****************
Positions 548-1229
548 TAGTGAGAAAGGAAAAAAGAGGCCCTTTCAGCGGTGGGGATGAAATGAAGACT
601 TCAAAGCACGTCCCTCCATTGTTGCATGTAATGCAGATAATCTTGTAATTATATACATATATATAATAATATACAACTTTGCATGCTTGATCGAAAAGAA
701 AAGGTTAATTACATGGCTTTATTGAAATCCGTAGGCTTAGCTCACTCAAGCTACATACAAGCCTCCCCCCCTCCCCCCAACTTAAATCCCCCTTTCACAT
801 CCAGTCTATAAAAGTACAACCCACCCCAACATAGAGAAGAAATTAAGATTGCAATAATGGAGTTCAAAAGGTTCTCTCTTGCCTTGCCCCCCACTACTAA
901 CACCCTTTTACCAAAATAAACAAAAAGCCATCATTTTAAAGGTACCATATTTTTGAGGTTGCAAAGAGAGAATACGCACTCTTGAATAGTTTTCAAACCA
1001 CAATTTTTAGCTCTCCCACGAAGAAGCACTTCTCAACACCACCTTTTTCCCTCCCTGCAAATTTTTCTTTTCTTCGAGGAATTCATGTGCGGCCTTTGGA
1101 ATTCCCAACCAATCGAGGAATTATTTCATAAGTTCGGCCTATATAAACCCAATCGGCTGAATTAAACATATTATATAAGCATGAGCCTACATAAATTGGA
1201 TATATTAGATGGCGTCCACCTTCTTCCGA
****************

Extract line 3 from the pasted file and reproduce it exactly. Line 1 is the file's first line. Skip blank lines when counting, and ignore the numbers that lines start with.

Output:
601 TCAAAGCACGTCCCTCCATTGTTGCATGTAATGCAGATAATCTTGTAATTATATACATATATATAATAATATACAACTTTGCATGCTTGATCGAAAAGAA